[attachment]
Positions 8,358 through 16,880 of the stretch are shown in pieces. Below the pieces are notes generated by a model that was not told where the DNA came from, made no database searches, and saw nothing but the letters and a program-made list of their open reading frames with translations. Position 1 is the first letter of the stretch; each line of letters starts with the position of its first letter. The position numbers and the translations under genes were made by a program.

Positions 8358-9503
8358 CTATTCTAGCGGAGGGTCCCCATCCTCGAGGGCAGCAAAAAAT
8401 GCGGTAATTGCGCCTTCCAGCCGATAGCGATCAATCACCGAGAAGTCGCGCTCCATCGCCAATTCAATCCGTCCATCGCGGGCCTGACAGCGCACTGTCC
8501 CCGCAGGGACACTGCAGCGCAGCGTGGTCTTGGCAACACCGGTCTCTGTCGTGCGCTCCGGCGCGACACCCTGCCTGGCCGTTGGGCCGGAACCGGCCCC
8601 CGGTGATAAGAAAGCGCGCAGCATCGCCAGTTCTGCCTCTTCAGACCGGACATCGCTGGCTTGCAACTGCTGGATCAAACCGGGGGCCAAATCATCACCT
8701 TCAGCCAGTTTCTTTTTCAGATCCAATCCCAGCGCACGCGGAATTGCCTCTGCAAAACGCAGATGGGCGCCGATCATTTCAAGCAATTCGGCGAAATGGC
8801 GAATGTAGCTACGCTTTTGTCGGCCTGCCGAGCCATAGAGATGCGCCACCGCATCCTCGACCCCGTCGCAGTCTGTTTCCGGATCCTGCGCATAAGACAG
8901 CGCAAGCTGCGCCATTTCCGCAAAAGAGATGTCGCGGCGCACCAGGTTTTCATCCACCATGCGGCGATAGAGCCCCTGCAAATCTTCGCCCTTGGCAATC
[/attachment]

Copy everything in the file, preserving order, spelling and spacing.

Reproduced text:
Positions 8,358 through 16,880 of the stretch are shown in pieces. Below the pieces are notes generated by a model that was not told where the DNA came from, made no database searches, and saw nothing but the letters and a program-made list of their open reading frames with translations. Position 1 is the first letter of the stretch; each line of letters starts with the position of its first letter. The position numbers and the translations under genes were made by a program.

Positions 8358-9503
8358 CTATTCTAGCGGAGGGTCCCCATCCTCGAGGGCAGCAAAAAAT
8401 GCGGTAATTGCGCCTTCCAGCCGATAGCGATCAATCACCGAGAAGTCGCGCTCCATCGCCAATTCAATCCGTCCATCGCGGGCCTGACAGCGCACTGTCC
8501 CCGCAGGGACACTGCAGCGCAGCGTGGTCTTGGCAACACCGGTCTCTGTCGTGCGCTCCGGCGCGACACCCTGCCTGGCCGTTGGGCCGGAACCGGCCCC
8601 CGGTGATAAGAAAGCGCGCAGCATCGCCAGTTCTGCCTCTTCAGACCGGACATCGCTGGCTTGCAACTGCTGGATCAAACCGGGGGCCAAATCATCACCT
8701 TCAGCCAGTTTCTTTTTCAGATCCAATCCCAGCGCACGCGGAATTGCCTCTGCAAAACGCAGATGGGCGCCGATCATTTCAAGCAATTCGGCGAAATGGC
8801 GAATGTAGCTACGCTTTTGTCGGCCTGCCGAGCCATAGAGATGCGCCACCGCATCCTCGACCCCGTCGCAGTCTGTTTCCGGATCCTGCGCATAAGACAG
8901 CGCAAGCTGCGCCATTTCCGCAAAAGAGATGTCGCGGCGCACCAGGTTTTCATCCACCATGCGGCGATAGAGCCCCTGCAAATCTTCGCCCTTGGCAATC